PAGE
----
According to a study published in January in the scientific journal Acta Neurologica Scandinavica, the use of gamma knife surgery as a treatment for a rare tumor called a vestibular schwannoma can be very effective. Prior studies have suggested that surgery using a gamma knife can be a very effective method for treating these tumors. However, these studies had been conducted using a small sample of patients. The goal of this research was to see if the promising results could be replicated with a large group.
About Vestibular Schwannomas
A vestibular schwannoma (VS) is an intracranial tumor that is typically benign and affects the Schwann cells. These cells are part of the nervous system and are responsible for producing myelin. The cause of these tumors is often a mystery in most cases, but some research suggests that genetic alterations to the tumor suppressor gene could be a cause. Patients with the rare disorder neurofibromatosis type 2 are also at an elevated risk for vestibular schwannomas. Symptoms of this tumor include hearing loss, tinnitus, balance problems, pressure in the ears, headaches, facial paralysis or weakness, and increased intracranial pressure. This last symptom is a sign of a large tumor and is potentially life-threatening. The most common treatments for vestibular schwannomas are radiation therapy or surgery. In small tumors that do not grow, simple observation may be all that is necessary. To learn more about vestibular schwannoma, click here.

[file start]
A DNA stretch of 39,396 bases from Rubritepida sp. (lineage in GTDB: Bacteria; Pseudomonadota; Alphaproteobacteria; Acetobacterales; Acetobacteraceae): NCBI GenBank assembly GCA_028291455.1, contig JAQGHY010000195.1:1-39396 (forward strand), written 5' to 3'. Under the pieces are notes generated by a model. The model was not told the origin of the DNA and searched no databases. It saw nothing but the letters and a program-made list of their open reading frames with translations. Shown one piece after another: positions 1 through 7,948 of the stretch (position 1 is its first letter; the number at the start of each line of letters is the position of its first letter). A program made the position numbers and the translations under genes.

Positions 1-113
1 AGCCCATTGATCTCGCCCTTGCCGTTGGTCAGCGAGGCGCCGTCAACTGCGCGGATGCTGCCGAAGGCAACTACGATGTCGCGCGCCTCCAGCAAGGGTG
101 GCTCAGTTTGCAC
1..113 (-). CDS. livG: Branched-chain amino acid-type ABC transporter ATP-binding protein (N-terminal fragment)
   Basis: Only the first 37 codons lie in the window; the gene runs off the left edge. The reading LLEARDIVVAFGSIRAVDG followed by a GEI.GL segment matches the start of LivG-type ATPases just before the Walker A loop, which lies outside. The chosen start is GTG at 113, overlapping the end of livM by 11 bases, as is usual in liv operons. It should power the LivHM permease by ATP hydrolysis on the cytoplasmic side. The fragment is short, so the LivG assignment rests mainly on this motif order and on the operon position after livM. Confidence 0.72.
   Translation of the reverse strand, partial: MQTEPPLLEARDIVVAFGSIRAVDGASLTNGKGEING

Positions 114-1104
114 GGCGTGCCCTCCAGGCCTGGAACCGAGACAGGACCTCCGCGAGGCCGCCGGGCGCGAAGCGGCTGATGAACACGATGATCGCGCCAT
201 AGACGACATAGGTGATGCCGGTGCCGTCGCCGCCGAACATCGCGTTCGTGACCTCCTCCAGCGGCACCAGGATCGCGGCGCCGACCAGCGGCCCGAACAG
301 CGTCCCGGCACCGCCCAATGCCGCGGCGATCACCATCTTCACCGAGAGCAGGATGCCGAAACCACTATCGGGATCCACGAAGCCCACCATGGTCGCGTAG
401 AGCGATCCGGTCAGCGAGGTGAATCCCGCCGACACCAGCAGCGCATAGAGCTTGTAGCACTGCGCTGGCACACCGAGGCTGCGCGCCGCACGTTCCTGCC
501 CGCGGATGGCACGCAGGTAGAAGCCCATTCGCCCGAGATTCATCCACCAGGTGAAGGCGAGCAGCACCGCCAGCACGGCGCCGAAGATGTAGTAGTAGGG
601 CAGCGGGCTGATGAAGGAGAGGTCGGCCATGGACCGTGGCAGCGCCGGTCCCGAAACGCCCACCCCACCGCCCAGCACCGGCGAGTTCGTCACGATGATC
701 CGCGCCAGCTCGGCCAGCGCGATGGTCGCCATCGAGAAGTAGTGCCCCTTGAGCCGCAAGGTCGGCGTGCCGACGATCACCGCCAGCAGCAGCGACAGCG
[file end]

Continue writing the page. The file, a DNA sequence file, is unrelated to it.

About the Study
This study focused on the intracanalicular form of the tumor; these are tumors that expand along the auditory canal into the skull. The study looked at data from 136 patients. All of them had been treated with gamma knife surgery from 2011-2015. The mean age of this group was 54 years and they had a mean follow-up duration after the operation of 52 months.
The overall findings from the study indicate that gamma knife surgery is effective. 91.2 percent of the patients successfully controlled the growth of their tumor. 23.5 percent of patients experienced improvement in hearing. 26.5 percent of patients saw no changes to hearing after the operation. Gamma knife surgery appears to be a good option for intracanalicular vestibular schwannomas, with low incidence of adverse after-effects.